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Tuesday, October 30, 2012

Wood filament becoming brittle after a while

Wood filament now brittle, lost all its needed flexibility !

When I started printing this morning with my wood filament (~2-3 week old), all kinds of filament issues appeared, while I had almost none before. I soon realized that the filament now is much more fragile than one week ago.

First I though I had temperature and clogging issues, since I was testing my plugin for simulating wood grain.

Update: seller answer, see end of post.

But then, I cannot bend it more than 20° before it breaks. In fact, it breaks and stacks on itself in the filament feeder, just after the bolt in the small gap before it enters the bowden tube. I checked it had the usual longitudinal pressure. But I even broke it once pushing by hand into the bowden!

For some reason the physical properties of this filament changed. May be the temperature contrast made it suck some moisture or whatever (temperature in the room suddenly fell to about 15° at night, while it is 25° on daytime). Anyway, at the end of the day when I came back to print some more, and after I made sure that my nozzle was clean, and I just realized my wood filament is simply no more usable at all.

So what, shall I trust this filament?

For now, I heated it a bit,  sealed it in a bag with dessicant, and I will check later if I get better results. I also have another piece of filament that I broke accidentally sooner in the day that may be better.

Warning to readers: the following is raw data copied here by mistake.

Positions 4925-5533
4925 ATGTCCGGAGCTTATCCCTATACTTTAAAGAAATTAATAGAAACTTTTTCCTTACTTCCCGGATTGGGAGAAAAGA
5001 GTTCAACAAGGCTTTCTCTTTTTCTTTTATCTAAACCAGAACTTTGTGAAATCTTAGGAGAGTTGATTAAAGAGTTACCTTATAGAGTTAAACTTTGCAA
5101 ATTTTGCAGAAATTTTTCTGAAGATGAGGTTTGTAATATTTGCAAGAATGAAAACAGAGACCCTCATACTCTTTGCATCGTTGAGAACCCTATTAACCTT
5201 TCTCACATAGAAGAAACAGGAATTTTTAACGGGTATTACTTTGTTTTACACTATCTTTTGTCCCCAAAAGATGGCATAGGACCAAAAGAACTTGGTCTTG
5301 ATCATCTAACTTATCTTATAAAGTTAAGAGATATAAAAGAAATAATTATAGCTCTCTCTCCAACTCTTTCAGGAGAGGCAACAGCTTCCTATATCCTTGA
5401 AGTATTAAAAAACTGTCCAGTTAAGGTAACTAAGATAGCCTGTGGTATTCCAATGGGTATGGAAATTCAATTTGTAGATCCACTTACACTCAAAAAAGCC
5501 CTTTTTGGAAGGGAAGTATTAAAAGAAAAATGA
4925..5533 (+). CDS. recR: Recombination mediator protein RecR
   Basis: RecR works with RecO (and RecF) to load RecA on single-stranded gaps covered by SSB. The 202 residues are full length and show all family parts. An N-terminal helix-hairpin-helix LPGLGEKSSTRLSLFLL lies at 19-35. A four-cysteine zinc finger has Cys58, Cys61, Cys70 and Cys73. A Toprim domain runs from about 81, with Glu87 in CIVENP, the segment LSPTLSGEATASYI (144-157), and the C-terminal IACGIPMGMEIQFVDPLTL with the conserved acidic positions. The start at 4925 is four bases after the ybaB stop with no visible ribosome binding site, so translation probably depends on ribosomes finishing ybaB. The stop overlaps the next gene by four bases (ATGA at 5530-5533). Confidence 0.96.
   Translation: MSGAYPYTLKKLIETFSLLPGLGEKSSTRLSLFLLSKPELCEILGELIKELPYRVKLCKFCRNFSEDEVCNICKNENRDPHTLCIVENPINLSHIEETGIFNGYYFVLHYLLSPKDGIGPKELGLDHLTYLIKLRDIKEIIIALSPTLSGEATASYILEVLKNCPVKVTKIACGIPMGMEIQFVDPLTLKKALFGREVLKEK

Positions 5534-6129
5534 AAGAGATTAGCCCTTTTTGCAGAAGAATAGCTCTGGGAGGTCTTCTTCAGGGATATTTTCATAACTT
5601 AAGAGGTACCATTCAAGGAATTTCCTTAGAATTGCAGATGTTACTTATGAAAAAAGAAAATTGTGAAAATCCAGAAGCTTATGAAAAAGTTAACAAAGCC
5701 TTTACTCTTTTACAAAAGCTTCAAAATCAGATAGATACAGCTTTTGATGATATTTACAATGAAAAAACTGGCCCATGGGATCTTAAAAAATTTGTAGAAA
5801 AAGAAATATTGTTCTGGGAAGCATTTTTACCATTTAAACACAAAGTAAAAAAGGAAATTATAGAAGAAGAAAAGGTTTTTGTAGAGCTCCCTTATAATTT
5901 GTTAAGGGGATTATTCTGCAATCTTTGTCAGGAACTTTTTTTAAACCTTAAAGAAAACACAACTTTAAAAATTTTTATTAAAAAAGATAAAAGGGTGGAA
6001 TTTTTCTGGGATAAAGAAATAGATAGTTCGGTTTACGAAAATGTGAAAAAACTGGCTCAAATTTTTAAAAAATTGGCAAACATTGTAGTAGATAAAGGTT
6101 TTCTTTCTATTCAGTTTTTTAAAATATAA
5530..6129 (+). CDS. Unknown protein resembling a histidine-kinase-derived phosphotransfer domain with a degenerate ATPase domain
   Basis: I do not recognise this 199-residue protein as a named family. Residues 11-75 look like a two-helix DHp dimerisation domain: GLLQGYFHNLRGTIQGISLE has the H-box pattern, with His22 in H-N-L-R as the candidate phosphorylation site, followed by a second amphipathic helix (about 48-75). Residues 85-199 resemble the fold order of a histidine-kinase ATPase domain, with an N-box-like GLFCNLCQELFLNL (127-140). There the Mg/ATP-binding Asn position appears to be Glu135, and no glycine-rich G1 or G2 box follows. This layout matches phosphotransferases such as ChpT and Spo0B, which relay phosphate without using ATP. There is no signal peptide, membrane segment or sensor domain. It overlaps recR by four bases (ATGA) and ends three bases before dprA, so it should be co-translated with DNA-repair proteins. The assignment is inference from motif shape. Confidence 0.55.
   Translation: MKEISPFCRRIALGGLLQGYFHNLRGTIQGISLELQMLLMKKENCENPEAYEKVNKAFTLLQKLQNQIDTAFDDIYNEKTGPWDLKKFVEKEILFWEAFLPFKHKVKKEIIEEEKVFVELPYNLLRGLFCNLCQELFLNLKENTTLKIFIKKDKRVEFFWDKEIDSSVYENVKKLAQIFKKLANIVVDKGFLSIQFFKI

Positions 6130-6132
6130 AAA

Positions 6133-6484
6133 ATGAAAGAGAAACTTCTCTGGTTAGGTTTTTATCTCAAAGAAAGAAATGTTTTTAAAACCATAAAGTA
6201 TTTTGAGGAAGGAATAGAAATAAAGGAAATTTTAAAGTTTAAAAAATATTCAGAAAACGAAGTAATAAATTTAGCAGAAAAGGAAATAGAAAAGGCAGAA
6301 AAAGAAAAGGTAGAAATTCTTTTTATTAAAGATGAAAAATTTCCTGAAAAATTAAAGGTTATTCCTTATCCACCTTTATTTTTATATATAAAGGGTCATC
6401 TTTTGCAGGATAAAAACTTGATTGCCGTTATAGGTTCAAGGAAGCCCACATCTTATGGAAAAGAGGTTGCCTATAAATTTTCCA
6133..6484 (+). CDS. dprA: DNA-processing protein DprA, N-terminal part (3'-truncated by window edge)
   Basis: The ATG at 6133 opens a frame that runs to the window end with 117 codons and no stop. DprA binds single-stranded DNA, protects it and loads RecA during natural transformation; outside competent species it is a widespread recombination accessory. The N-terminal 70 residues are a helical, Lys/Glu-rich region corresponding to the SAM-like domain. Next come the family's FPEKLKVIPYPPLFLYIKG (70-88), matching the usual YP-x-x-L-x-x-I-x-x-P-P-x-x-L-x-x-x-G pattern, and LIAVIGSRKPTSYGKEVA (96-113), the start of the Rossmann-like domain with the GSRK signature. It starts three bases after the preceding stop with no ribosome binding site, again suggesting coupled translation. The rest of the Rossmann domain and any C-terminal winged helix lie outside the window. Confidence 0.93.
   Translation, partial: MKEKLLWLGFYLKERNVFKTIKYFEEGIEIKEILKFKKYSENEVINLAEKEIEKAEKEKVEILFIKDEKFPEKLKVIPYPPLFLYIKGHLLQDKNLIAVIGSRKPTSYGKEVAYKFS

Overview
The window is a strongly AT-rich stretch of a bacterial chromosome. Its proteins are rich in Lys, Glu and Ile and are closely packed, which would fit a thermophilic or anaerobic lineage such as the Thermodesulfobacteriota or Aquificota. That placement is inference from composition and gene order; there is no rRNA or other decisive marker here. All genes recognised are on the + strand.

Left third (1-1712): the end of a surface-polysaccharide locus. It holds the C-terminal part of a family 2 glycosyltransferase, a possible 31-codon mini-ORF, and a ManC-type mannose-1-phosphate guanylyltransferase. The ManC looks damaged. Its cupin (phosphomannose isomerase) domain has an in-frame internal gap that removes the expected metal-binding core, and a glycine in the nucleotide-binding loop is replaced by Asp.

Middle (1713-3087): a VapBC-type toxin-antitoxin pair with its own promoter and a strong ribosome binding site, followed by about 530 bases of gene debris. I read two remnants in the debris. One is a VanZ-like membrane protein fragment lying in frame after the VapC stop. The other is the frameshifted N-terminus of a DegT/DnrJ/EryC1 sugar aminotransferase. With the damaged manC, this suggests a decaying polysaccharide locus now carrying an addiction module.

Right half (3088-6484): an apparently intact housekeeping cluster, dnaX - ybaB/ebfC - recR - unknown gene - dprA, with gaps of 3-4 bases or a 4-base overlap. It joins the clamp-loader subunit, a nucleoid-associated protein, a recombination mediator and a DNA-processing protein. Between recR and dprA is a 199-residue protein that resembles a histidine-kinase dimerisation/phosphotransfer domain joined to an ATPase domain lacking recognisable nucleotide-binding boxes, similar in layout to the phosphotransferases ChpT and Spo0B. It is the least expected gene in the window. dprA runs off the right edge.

Sadly, this is a real show stopper for me. I was to print some parts for business, and I cannot assume such a risk, especially given that this filament is permanently out of stock, hence I cannot buy some "fresh one" quickly.

In any case, I suggest you take much care of yours and keep it sealed. May be this filament deteriorates with time also, I just don't have a valid explanation here (has anyone a clue?)

Update: yes I should trust it - seller's tip!

You can "re-soft" it with a hairdryer (80-90°C), than you can bend it better. If broken you can weld the ends together. Please store the filament in an open! bag, not neccessary to dry the filament. Wood loves humidity.

I am not sure that it would fix the lost elasticity in the long term though (I did not try yet). At this stage I could add a pre-heater before the bolt in the feeder... No easy fix.

Anyhow, I gave it a try: I put all my wood filament in a big cardboard box together with a small air heater, until the filament was softer (and before it melts, obviously). This took 3-4 minutes.

This really improved printing for the day (temp was about 15-20°), even though the plastic seems to stay more brittle than before. What I did is double check my settings, and made absolutely sure I was not over extruding, else it failed the same way. This is a good practice anyway, but I like to be very slightly above than what's needed to make sure my layers are really welded to each other.

Happy bird again, though one layer did not stick fully to the next and it had to be glued !
I used one drop of cyanoacrylate on a piece of paper that I sled in between the two layers

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If you know me and you cannot tell exactly what my real job is, then you probably found the right Jeremie. Check for some pointers.

I am self-employed and I help start-ups, research centers, small companies with their needs related to computers, maths and mechatronics. If you have a project and know what "R&D" is, then you already caught my interest ;)